"Lawyer group says Trump policies have erected "invisible wall" to slow legal immigration" was first published by The Texas Tribune, a nonprofit, nonpartisan media organization that informs Texans — and engages with them — about public policy, politics, government and statewide issues.
As President Donald Trump threatens to declare a national emergency to have his long-promised border wall constructed to stop illegal immigration, his administration has also erected an invisible barrier that’s hindering legal migration to this country, according to a national group of immigration lawyers.
The American Immigration Lawyers Association released a study Wednesday showing that processing times for most visas and applications for citizenship by U.S. Citizenship and Immigration Services have reached record-high levels over the last two years.
The study looked at data from the federal government’s 2014-18 fiscal years and found that the overall processing times for applications increased by 46 percent over the past two fiscal years. The authors acknowledged that a backlog of applications existed during the Obama administration and that processing times have increased for nearly all applications since 2014 — but they note that the 2017 and 2018 fiscal years saw bigger jumps. Average processing times for USCIS cases increased 23 percent from 2016-17 and 19 percent from 2017-18.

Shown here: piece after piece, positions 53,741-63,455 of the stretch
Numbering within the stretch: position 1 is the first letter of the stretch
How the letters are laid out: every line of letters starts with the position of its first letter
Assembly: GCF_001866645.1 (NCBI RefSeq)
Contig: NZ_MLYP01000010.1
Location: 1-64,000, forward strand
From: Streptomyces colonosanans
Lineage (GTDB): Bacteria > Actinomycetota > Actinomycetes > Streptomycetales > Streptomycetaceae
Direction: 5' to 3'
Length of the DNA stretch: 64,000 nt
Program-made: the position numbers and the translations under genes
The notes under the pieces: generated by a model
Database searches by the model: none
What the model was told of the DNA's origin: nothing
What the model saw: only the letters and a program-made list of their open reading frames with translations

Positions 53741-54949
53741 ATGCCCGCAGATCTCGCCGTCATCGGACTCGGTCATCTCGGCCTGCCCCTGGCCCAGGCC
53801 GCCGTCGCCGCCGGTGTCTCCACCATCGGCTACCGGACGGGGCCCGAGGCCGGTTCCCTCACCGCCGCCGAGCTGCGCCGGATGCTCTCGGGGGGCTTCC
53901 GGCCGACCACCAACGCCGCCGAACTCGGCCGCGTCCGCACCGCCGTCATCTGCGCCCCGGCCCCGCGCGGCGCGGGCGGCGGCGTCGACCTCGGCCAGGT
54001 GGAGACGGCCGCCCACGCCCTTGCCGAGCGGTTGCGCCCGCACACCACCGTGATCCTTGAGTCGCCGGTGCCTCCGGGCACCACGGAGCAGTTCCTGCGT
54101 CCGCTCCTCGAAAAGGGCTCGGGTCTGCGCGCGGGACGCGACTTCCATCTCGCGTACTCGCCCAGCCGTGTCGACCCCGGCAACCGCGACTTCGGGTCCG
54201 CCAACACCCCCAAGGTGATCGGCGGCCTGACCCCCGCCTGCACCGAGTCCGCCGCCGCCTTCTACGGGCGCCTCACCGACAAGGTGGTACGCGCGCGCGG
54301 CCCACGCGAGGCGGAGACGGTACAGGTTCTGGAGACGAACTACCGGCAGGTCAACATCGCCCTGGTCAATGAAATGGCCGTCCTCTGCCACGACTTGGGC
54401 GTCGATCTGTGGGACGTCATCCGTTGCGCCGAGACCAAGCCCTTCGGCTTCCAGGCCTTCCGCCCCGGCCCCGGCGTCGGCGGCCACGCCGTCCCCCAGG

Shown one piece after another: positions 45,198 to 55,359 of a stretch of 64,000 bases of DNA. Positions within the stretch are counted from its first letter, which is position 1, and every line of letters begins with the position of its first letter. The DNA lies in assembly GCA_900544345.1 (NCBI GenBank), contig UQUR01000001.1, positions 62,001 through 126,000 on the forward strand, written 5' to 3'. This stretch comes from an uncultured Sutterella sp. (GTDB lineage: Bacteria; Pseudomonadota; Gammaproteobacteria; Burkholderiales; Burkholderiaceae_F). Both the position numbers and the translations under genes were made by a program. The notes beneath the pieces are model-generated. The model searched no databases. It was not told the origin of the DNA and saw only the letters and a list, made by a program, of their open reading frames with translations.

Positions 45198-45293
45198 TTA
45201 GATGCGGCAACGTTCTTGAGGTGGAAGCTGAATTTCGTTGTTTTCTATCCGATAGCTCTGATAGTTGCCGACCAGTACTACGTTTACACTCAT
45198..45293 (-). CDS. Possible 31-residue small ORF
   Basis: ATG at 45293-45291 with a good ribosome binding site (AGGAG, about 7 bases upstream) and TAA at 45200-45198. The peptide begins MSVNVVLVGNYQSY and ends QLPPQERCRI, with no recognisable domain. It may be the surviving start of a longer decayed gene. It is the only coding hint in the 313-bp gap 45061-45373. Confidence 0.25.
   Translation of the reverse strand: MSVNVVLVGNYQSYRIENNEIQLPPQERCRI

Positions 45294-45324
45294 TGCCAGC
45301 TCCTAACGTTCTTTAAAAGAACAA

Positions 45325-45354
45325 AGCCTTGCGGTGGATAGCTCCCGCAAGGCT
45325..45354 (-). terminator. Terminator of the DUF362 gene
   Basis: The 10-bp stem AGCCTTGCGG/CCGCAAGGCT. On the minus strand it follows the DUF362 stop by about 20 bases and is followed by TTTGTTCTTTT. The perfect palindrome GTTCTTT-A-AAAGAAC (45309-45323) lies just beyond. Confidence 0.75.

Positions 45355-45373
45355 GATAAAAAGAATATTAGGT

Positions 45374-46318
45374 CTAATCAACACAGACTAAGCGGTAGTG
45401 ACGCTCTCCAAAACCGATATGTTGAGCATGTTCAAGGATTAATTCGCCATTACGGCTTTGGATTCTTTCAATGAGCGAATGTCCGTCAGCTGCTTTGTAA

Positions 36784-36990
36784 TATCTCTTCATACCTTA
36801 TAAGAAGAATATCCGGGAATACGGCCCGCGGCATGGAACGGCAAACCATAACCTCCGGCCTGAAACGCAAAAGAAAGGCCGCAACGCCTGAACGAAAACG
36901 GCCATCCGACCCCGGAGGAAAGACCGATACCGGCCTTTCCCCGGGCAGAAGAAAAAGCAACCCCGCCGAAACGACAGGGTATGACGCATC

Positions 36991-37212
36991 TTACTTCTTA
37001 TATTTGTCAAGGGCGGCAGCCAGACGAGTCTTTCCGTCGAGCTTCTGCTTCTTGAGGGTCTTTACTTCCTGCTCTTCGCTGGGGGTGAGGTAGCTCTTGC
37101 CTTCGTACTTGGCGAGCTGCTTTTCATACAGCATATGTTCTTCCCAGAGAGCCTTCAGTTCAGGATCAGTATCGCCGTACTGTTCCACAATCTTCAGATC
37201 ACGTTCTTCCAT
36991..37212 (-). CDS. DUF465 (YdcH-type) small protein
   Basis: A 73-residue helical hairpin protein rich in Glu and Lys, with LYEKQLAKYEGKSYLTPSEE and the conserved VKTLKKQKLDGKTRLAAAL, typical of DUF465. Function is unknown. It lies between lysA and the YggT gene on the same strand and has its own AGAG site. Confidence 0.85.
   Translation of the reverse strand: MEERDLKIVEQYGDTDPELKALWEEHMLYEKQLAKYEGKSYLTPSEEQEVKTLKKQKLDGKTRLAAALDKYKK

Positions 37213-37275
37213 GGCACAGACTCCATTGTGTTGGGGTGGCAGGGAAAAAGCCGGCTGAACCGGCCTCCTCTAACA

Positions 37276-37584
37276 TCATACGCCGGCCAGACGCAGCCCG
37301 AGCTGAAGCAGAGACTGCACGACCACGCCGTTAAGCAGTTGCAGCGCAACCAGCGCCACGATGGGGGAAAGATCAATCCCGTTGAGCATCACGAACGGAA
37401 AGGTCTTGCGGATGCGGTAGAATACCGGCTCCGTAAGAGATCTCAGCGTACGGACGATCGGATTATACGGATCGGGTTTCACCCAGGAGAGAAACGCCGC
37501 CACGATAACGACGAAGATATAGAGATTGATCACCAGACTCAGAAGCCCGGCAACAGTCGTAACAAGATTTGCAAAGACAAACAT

The federal agency's data shows the number of delayed cases more than doubled to 2.3 million at the end of the 2017, the study found, despite only a 4 percent rise in the number of new cases received.
“These delays are harming families, vulnerable populations and U.S. businesses that depend on timely adjudications,” Jason Boyd, the American Immigration Lawyers Association’s policy counsel, said during a conference call with reporters.
The backlog affects applicants for some of the most popular visas, including those seeking to petition for a foreign relative to come to the country, applications for citizenship, applications for re-entry for refugees and humanitarian parole, and applications to apply for permanent lawful residence — also known as a green card.
In an email, USCIS spokesman Michael Bars said several factors can affect an individual’s application, but longer wait times are a result of more applications.
“That is why USCIS has implemented a range of process and operational reforms, hired additional staff, and expanded its facilities to ensure its ability to adjudicate keeps pace with unprecedented demand for its services over recent years,” he wrote. “Where possible, cases are completed well within the agency’s standard processing goals.”
The report's authors point to key changes the Trump administration has made to the legal immigration system, such as requiring in-person interviews for an employment-based green card, as major contributors to the backlog.
“[The policies] inhibit efficiency, and they act as, essentially, bricks in the Trump administration’s invisible wall against legal immigration,” said Jennifer Minear, an immigration attorney and AILA’s first vice president.